Now it may be possible that taking into account all the little gang wars for the illegal drugs n stuff that that could have a very high count, but I’ll bet that alcohol has a higher rate of deaths caused in any manner. And I’ll also bet that legal prescription deaths would be third place and cannabis deaths would last in fourth.
    Too many people are lumping all opioid deaths together and aren’t taking into account most deaths come from the unknown fentanyl cut into heroin because it’s now cheaper to do that for the dealers and keeps their customers coming back to a very dangerous product as well as the amount of prescription drugs that have ended up on the street, which if I’m not mistaken is also part of that illegal group.

    I understand that lots of people lied to get all these opioids in use and Purdue making OxyContin for so damn long was pretty bad, but I also believe that now the opposite it happening and people fighting for the opposite are being negligent in what they’re saying and how they use statistics.

    June 22, 2019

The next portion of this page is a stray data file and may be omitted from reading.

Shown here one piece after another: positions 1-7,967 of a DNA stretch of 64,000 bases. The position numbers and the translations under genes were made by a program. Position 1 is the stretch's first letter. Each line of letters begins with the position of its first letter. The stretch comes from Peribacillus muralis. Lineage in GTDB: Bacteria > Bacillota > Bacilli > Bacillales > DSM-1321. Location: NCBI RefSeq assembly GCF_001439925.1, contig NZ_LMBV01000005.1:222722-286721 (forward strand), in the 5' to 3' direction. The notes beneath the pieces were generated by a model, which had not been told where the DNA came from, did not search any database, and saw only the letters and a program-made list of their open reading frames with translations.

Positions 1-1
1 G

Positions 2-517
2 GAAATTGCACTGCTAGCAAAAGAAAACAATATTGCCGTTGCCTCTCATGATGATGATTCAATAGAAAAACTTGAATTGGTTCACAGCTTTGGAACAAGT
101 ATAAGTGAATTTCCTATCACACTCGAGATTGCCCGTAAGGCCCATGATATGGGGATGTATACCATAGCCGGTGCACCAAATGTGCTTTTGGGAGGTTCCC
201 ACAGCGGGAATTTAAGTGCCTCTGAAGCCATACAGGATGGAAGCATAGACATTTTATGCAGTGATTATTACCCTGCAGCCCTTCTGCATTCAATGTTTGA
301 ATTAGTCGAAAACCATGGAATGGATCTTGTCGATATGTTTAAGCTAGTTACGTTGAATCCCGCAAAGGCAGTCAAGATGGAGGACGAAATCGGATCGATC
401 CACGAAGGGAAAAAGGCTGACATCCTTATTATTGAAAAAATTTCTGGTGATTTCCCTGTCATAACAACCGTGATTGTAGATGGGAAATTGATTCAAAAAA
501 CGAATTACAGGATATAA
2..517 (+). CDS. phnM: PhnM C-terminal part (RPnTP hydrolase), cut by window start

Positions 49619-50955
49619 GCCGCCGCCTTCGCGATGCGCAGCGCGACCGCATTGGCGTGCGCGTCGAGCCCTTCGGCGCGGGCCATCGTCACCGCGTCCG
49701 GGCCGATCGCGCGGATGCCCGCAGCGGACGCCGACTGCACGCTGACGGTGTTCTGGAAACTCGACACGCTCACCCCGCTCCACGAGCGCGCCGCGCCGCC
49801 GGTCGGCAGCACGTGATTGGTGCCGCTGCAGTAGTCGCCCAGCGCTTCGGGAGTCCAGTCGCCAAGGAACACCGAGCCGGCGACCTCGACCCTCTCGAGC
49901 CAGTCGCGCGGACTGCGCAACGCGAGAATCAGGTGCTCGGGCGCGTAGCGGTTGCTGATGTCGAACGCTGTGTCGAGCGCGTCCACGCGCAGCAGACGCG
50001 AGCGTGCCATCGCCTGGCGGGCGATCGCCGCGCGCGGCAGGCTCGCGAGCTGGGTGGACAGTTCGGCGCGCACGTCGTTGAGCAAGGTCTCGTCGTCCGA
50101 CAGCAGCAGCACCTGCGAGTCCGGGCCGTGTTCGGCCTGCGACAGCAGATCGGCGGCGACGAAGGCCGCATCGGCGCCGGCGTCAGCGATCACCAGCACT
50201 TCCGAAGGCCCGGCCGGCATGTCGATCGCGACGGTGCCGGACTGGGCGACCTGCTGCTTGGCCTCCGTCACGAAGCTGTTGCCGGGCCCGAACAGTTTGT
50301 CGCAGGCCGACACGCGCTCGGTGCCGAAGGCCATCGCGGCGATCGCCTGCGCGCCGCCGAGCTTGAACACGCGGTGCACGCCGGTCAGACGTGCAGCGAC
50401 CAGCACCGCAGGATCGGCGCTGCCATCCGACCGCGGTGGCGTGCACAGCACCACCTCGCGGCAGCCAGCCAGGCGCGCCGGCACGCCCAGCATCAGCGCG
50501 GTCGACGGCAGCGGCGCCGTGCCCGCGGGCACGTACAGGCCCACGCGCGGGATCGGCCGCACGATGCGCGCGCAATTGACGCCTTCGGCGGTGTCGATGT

Reply
  29. I Created An Account For This said:

    I've smoked a dump truck full of weed once. Was high for a week.

    June 22, 2019
    Reply
  30. Bill Egan said:

    I am an RN and have seen many drugs abused over the years. I first started working with my father at the age of 9 as a carpenter, then continued this trade till my late 30's, I was also a FireFighter with the Houston Fire Dept. When they did the first MRI on my back 30+ years ago the comment was "we have rarely seen someone with disc's compressed through their entire spine". Now don't get me wrong, many have it worse than me, I have been injected many times and it helps a lot. But when I stretched a 30 day prescription of narcotics over a 4 month period, I was told I did not complain enough and now I could only have a 7 day prescription. Mind you my insurance also denied having my upper back injected because I had not complained enough. So I am sorry to say as a nurse and former FireFighter I have to faulsley complain about pain to get any kind of treatment, because if not I am denied any treatment at all. I am almost 60 years old and come from a generation that believes you should suck it up. I rarely have ever missed a day of work, even though it is difficult just to stand erect some days. So those that have abused the system have made it almost impossible to get treatment for those of use that are ashamed they even go to a "Pain Management Provider". I am sorry, but this topic has multiple sides and the frustration is incredible for those us that need treatment and can now NOT get it. PS: thanks Simon, this really was a great video, and I appreciate it regardless of my personal difficulties. It does help me understand why the system is driven on its current course.